Cllr Jim Gillman became the Mayor of Greenwich last night at an inauguration ceremony at the Old Royal Naval College.
This is the second time that Cllr Gillman has been Greenwich's first citizen - he previously served as Mayor in 1985/86.
His wife, Cllr Janet Gillman, has become the Mayoress of Greenwich.
Greenwich West's Cllr David Grant has been installed as the Deputy Mayor of Greenwich and his wife, Anne, is the Deputy Mayoress.
Speaking at his inauguration, Councillor Gillman said: "It is with considerable pleasure and pride that I accept the position of Mayor of Greenwich for the forthcoming municipal year. Greenwich has been my home for the last 70 years and is the place where I met my wife Janet and where my children and grandchildren live.
"It has changed immeasurably during that time but has still managed to maintain its wonderful heritage whilst delivering plans to ensure a future which will be just as memorable as its past. I look forward to a very exciting year ahead."
Stepney-born Gillman moved to Greenwich in the 1940s and attended primary school in Calvert Road. He had a 40 year career in the newspaper industry and has been active in the local Labour Party and Co-operative Party since the 1960s.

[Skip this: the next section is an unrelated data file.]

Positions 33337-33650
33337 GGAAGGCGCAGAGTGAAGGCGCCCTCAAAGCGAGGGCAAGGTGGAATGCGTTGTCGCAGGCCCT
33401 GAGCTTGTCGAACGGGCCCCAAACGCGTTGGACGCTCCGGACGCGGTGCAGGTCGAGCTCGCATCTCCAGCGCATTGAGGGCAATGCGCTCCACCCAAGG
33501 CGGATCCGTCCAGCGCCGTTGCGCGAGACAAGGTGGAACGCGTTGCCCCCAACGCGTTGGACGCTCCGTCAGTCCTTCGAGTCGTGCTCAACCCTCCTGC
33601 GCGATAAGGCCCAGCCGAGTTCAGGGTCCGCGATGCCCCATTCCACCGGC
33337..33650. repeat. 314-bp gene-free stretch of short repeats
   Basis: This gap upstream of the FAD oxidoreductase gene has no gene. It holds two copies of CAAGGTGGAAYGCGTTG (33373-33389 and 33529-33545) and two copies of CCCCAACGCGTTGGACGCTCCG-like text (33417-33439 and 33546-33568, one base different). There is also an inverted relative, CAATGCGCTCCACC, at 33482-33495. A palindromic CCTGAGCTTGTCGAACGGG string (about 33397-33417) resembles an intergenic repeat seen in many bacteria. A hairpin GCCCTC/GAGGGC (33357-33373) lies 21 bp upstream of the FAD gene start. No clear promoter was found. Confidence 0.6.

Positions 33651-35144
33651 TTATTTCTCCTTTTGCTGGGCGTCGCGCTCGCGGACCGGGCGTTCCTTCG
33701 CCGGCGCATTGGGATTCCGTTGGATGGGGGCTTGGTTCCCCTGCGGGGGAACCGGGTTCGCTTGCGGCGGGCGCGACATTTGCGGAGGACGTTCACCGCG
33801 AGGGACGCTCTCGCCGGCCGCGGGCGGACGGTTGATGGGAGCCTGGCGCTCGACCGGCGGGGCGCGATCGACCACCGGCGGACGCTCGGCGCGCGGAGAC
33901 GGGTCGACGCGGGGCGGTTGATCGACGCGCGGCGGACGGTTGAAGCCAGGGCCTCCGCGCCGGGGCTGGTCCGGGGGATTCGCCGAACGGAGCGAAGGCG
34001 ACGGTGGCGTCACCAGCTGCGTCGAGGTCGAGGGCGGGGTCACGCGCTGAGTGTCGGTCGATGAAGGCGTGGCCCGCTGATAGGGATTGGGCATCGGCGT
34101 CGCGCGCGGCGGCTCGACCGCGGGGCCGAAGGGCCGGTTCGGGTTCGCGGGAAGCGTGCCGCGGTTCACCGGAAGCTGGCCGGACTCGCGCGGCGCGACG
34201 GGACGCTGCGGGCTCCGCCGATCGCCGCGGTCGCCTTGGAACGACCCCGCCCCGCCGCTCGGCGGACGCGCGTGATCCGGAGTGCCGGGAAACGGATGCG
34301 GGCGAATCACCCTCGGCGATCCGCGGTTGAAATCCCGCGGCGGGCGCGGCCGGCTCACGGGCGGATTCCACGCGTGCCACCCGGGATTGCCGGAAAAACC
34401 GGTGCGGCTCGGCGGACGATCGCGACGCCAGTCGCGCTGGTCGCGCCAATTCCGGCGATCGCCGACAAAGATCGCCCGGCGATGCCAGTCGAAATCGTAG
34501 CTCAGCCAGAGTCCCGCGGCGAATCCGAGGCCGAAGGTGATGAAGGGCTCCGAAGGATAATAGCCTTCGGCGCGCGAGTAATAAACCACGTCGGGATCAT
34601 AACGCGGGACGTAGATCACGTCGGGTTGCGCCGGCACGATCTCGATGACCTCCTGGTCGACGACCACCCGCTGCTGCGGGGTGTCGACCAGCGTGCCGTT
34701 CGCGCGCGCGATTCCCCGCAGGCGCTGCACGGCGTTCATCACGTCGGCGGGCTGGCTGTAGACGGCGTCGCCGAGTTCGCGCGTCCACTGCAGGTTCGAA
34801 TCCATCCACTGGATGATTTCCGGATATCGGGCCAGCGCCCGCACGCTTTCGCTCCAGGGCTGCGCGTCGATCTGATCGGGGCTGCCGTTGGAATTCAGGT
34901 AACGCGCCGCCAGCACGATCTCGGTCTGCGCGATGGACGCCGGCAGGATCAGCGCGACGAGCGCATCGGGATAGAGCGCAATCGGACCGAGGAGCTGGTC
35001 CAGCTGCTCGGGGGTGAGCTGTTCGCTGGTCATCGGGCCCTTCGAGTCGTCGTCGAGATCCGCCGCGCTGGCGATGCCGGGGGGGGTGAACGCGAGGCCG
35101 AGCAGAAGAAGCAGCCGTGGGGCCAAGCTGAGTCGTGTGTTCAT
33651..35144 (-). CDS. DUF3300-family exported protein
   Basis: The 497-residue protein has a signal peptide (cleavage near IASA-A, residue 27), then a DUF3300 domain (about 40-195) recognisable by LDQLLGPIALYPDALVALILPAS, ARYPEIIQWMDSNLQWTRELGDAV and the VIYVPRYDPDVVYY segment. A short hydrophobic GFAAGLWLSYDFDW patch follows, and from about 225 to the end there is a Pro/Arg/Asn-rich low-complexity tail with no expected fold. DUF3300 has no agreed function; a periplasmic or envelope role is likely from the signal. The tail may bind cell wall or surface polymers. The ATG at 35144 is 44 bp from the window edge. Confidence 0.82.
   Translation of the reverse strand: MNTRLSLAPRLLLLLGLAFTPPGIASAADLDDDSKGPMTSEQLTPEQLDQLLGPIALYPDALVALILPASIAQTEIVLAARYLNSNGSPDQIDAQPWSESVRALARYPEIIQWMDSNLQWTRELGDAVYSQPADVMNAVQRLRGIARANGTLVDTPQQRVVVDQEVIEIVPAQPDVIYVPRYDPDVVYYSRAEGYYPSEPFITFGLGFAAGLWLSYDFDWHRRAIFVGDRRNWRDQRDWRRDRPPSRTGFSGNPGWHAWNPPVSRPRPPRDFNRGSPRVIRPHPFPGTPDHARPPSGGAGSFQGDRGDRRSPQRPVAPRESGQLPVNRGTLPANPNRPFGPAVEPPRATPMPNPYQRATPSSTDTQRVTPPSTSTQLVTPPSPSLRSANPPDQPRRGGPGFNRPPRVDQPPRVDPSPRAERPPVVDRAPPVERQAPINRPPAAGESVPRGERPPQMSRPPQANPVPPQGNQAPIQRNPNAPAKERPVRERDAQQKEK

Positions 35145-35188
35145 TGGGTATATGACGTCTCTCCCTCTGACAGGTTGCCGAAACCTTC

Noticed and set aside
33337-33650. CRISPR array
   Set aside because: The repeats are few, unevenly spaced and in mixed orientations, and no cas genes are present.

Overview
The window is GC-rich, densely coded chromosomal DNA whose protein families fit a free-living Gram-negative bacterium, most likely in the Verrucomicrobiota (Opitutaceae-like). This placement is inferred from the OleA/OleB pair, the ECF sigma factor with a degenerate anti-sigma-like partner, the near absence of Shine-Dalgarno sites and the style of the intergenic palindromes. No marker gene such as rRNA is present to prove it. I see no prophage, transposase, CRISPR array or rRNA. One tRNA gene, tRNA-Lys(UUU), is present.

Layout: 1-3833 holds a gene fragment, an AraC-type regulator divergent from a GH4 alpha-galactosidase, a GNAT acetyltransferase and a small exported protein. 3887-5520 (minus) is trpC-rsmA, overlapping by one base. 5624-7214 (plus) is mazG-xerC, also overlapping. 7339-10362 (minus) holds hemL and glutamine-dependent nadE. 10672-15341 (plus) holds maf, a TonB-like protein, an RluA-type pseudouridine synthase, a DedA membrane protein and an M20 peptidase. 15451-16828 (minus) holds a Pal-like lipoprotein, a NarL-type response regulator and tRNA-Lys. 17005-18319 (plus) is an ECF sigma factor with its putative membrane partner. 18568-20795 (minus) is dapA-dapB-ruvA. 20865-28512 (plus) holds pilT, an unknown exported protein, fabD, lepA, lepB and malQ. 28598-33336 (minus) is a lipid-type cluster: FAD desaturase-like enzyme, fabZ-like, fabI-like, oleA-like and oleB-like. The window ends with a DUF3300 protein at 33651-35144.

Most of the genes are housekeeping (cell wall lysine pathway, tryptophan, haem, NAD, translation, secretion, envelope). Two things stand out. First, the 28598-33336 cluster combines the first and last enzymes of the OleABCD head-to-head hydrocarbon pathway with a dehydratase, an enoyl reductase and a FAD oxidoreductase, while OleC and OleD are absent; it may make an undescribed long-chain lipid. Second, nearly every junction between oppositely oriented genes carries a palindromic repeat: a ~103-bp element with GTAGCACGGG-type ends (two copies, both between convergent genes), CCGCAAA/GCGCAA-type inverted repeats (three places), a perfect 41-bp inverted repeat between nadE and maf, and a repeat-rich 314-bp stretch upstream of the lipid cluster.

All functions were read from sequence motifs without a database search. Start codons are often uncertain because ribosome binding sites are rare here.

He was first elected to Greenwich Council in 1974, representing the old Hornfair ward. He went on to represent the Ferrier ward and the Trafalgar ward - which covered most of what is now the Peninsula ward.
He retired from the council in 2002 but made a return in the elections of 2010. He now represents the Kidbrooke with Hornfair ward.
A fellow councillor from the Labour group told Greenwich.co.uk, "As a councillor Jim has always worked hard within the communities he represents - he gets to know families and understand their roots and aspirations. He has a solid reputation for integrity and committment."
Conservative deputy leader, Cllr Nigel Fletcher, commented, "Jim is a popular Councillor who has given long service to the Borough, and we were happy to support his election as Mayor."
The decision to continue to hold the ceremony in Greenwich's famous Painted Hall has attracted criticism and some councillors, who have recently voted through big spending cuts, opted not to attend the inauguration.
Previous estimates for the cost of the event put it at £30,000, but cabinet member, Cllr John Fahy, recently revealed that the cost of this year's event had been cut to £10,000.
Opposition leader, Cllr Spencer Drury, recently criticised the event as an "opportunity to wine and dine the selected few" but added it was "fantastic to have got the costs down".
The new mayor has chosen the Greenwich and Bexley Community Hospice as his official charity for the municipal year. He commented, "The Greenwich and Bexley Hospice recently celebrated its 25th anniversary. It has done so much for people and families in Greenwich and I will do my utmost during my year as Mayor to raise as much money as possible to assist its work."